http://picasaweb.google.com/tsjanik/DropBox?authkey=Gv1sRgCIW9zfLfqeLmywE#5317280289091478738
For the curious: a 6x7, 67, 67II, 645, 645N. Spotmatic, K1000, ME Super, LX and many lenses.
I've become somewhat skeptical of the ongoing 645D announcemnts, perhaps it's time to consider a Sony.

I used a P67 for 20 years, my main machine for B&W landscape work. The lenses are superb (most of them). Their large size produces image circles that ensure sharpness out into the corners. It was a joy to work with and built like a tank. My advancing age and physical limitations led me to sell all of it before the mass dumping began, so I was fortunate to get decent prices. Now I'm very happy with a K10d and the 31/43/77 Ltd set, for a high quality but light weight digital outfit.

Regards,
Clayton


Hi Ctein:

I’m just curious if you still use your 67 or have you completed the transition to digital? The mirror on the 67 does make quite a noise, but its contribution to blurred images is obviated by the use of the mirror lock-up, which is present on all but the earliest versions of the 6x7. As you know, the vibration caused by the opening of the shutter is another kettle of fish, since it necessarily occurs during the exposure and is particularly troublesome in exposures in the range of 1/30s to 1/2s; technique can overcome this problem, but I suspect the 67’s reputation for troublesome slow shutter speeds is caused more by the first shutter curtain than the mirror.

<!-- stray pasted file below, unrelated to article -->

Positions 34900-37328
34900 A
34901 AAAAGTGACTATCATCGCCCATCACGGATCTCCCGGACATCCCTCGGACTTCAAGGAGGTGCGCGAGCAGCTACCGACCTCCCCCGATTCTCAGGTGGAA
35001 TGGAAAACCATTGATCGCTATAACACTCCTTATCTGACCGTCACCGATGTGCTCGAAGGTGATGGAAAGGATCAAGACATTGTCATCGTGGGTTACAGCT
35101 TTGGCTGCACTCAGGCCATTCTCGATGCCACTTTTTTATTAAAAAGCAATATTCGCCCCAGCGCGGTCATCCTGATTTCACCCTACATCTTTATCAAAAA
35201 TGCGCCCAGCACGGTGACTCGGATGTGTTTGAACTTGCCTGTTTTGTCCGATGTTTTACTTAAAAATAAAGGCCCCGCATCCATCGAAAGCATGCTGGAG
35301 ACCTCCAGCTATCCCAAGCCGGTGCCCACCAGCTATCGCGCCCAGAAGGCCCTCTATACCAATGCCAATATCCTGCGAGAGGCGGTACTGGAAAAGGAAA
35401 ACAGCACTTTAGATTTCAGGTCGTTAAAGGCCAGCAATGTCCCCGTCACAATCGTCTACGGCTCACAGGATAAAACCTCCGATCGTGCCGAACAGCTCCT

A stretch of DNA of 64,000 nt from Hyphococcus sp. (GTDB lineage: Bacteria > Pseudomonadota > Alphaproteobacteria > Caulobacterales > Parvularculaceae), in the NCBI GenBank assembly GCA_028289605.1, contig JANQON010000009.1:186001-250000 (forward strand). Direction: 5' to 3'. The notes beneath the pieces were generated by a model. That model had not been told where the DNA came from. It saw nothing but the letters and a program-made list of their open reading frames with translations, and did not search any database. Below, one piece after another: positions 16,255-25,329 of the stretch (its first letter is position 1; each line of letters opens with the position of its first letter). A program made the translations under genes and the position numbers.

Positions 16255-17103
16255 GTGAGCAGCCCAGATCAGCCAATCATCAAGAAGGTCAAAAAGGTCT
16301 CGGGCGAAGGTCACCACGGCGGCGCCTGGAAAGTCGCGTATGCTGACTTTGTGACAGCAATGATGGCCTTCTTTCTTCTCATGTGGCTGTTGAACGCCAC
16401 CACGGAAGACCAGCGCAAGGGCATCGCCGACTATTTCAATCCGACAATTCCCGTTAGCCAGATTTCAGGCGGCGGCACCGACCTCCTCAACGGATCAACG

Hi Schmuell:
I hadn’t seen that test, very interesting. I have performed a similar test using a small thimble of water. Although the mirror/shutter vibration is not sufficient to topple the coin, it does cause noticeable vibrations on the surface of the water. I performed this test to determine the most effective way to anchor the 67 during long exposures (leaning on the camera with most of my upper body weight proved the most effective).
Tom

I still have and use my Pentax 645 II, its a brilliant camera and I wish I could use it for every assignment as I derive much more pleasure from using it than my EOS 5D.

I really do hope that 645D makes it into production as I would buy one in an instant.

Dear Tom,

We are entirely on the same page. I also developed the habit of leaning heavily on the camera to dampen out vibration. And using the mirror flip up became routine for me, too. In fact, when photographing landscapes handheld, I got pretty adept at flipping up the mirror with a spare finger while gripping the camera just before pressing the shutter button.

I never found the first shutter curtain vibrations to be a problem working with short lenses, but it was a severe one with longer telephotos that had a tripod mount on the lens. I used the 400 mm EDIF lens (with and without the 2X extender) to photograph the solar eclipse in 1991. I had a 20+ pound tripod that could support a tank. Even at 1/500 of a second, I couldn't get a tack-sharp photograph; the shutter curtain was far enough away from the axis of rotation that the moment of inertia was huge, and the lens wasn't mechanically stiff enough to prevent the body from recoiling. I solved the problem by using a second, lightweight tripod attached to the tripod socket in the camera to provide two-point support. That completely damped out the shutter curtain vibration and I could get sharp exposures over the entire shutter speed range.